The US is going down, I’m convinced of it. Government corruption is beyond repair and will not be stopped by Trump, Biden, me or anyone else. I swear I tried. Late-stage capitalism sets the rules, our media is complicit, money has taken over every branch of government. This is not the America I was born into. It’s just not. And it’s only going to get worse from here, at least for regular schmoes like me. If America ever recovers from this mess it won’t be in my lifetime. But I don’t have to live here, do I? I could totally live in another country.

With this money, I have options.

I’m Leaving You Baby

In the blink of an idea, the turn has been made. With the same rational and pragmatic certainty I felt when I knew I should sell my house in Austin, I suddenly know I am going to leave America. Excitement around what this means for my life has my body moving and stretching, as if I am warming up for a big game. I pretzel my arms in front of me and feel the stretch through my shoulders and back. Oh my God, this is big! I bend my body at the waist and go all the way to the floor, rising a moment later with my arms outstretched to the sides. I am expanding.  

What would it be like to live in another country? The impact of this idea quickly reverberates. I have a pretty good chunk of my life left to live, at least another 25 years. I lived 55 years here, could I not live the next 25 somewhere else? There’s nothing stopping me, right? I have no family, no relationship partner to negotiate with. I do have options. I speak English and my Spanish is not too shabby either. 

No longer am I marching down the corridor of civilization that had kept me compliant all my life…. I DO HAVE OPTIONS!! 

The Final Poetic Confluence

That was it! I’d thought it through and come out the other side; the avalanche has settled. But it’s sure stirred up a lot of dust. I didn’t know everything, but I knew on that night that I wanted to make a new life for myself outside of America. I knew I wanted to start living life on my own terms. 

The very next day, I called my friend Vanessa in a rush. Give me Tim’s number. What’s his number? I need to make an appointment with him as soon as possible. Tim is the financial planner Vanessa had been trying to get me to have a conversation with for a while. As soon as she shares with me his contact info, I place the call. He doesn’t pick up so I leave a message. I send him a text, too, for good measure. A few minutes after that I call my real estate agent friend in Austin. Mike, I want to sell the house. I’m ready. What do we need to do?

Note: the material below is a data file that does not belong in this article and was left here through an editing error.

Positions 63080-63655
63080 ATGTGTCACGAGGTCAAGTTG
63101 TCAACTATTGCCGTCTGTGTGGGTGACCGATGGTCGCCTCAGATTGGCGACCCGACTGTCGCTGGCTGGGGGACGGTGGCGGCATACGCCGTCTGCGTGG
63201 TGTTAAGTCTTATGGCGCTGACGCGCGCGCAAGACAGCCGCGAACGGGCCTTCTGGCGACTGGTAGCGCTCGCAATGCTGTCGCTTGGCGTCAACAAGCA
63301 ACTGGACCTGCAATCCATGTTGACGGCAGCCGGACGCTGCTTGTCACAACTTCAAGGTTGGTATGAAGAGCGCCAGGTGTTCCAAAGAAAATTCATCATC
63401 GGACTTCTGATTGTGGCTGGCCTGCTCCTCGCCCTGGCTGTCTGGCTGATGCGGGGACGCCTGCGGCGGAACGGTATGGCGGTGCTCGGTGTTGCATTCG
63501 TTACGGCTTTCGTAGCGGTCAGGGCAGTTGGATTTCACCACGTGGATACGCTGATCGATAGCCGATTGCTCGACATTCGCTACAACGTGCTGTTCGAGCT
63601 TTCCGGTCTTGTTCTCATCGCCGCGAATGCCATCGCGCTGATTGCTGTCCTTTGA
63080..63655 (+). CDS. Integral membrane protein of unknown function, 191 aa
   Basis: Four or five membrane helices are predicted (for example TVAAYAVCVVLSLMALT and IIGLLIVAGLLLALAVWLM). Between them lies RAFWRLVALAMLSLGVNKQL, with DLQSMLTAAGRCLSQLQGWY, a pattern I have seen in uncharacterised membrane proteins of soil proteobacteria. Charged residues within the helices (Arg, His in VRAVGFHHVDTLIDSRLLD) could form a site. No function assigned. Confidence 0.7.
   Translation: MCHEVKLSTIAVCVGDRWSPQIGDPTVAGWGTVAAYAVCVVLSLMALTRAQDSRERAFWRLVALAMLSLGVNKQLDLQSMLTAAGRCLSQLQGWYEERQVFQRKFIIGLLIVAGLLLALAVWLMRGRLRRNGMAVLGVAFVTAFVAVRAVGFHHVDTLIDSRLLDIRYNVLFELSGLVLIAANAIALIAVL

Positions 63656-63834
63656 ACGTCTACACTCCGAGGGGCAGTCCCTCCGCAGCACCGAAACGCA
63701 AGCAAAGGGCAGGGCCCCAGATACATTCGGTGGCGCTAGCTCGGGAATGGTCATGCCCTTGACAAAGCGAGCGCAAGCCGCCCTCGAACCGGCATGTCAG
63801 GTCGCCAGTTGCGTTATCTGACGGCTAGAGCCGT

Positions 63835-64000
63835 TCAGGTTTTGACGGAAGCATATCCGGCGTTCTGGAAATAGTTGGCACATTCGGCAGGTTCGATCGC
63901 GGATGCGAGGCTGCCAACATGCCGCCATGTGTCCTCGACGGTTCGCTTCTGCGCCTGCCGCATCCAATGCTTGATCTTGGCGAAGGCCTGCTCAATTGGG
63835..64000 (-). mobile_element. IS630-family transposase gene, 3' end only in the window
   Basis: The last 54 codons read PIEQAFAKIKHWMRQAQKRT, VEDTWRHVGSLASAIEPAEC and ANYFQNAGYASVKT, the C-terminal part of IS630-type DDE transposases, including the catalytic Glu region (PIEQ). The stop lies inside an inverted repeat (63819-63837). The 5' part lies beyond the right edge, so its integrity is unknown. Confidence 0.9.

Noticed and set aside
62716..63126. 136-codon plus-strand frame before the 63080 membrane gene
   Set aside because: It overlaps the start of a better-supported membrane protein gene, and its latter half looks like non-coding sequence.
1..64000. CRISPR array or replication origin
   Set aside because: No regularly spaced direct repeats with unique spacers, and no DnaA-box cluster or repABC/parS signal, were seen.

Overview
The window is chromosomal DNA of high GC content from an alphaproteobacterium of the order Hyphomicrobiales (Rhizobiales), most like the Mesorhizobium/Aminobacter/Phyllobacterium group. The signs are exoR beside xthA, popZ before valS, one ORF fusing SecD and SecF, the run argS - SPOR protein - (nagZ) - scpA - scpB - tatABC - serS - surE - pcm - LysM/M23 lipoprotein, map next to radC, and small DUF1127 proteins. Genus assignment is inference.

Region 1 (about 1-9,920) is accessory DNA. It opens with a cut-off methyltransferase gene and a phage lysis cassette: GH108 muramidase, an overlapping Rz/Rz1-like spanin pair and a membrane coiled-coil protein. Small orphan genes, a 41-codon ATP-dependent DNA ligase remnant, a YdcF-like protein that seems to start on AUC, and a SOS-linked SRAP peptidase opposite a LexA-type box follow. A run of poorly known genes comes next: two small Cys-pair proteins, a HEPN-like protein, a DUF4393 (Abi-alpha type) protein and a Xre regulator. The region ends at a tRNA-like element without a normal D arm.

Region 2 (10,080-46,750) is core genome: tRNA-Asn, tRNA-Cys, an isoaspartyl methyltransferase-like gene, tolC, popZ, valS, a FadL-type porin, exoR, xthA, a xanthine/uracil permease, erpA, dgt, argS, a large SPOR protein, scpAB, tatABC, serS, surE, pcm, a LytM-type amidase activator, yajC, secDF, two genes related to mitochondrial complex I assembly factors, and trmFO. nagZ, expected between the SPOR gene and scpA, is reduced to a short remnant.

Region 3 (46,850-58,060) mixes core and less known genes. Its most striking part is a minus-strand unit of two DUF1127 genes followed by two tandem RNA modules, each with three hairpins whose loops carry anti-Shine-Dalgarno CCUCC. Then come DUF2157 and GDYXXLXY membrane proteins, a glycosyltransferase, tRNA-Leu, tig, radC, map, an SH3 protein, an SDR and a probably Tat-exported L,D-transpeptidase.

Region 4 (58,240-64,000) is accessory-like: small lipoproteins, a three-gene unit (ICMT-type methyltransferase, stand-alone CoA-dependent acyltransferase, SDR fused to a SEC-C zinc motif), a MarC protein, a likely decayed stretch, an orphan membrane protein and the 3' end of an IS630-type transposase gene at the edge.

I feel the rush and it doesn’t stop for days. In one night I have set myself on a trajectory where so many, many things would be new. New house, new city, new country, new neighbors, friends, furniture, food, parks, radio, street signs… it would ALL be new to me. Depending on where I end up, I could potentially even be surrounded by a new language- one that is not my native tongue.  

And what of all this course of therapy I have committed myself to? This is the coup de grace, the pièce de résistance, the ultimate in poetic confluence– The thought that I might also, in some very key way, be a new me, psychologically and emotionally “cleansed” of burdens I’d carried for a lifetime, was too pure a merging of events to dismiss without excitement. Things happen for a reason is back on the board.

Let’s go! Let’s GO! LET’S GOOOOOOOO!!!!

The World Has Changed…Me

Torres del Paine National Park in southern Chile

I look at the lady and say smiling, “It shouldn’t take me more than 10 or 15 minutes. If I’m not down in an hour, call 9-1-1.” With that, I climb up the ladder beneath the small portal cut into her ceiling and disappear….into an oven I go. 

It is 3 pm in the afternoon on a Wednesday and the heat from this Colorado summer day is peaking. Holy hell, the temp in this attic is probably near 130. I was already sweaty from laboring through my first two houses, but that doesn’t stop me from pumping out a new layer of sweat on top of the old. 

I’m wearing a pair of black jeans, Dickies brand. My two shirts both have long sleeves. The Sunrun installers shirt I wear next to my skin is gray and cotton, the top layer a solid black synthetic with a collar. And don’t overlook the Sunrun logo on my left chest. My head is covered first with my favorite cap, but then further surrounded by a “bump cap” – a hard-shelled hat I wear to blunt the nails that might greet me while measuring the underside of this roof. Around my face I wear an N95 mask for the dust. Above my forehead is a headlamp.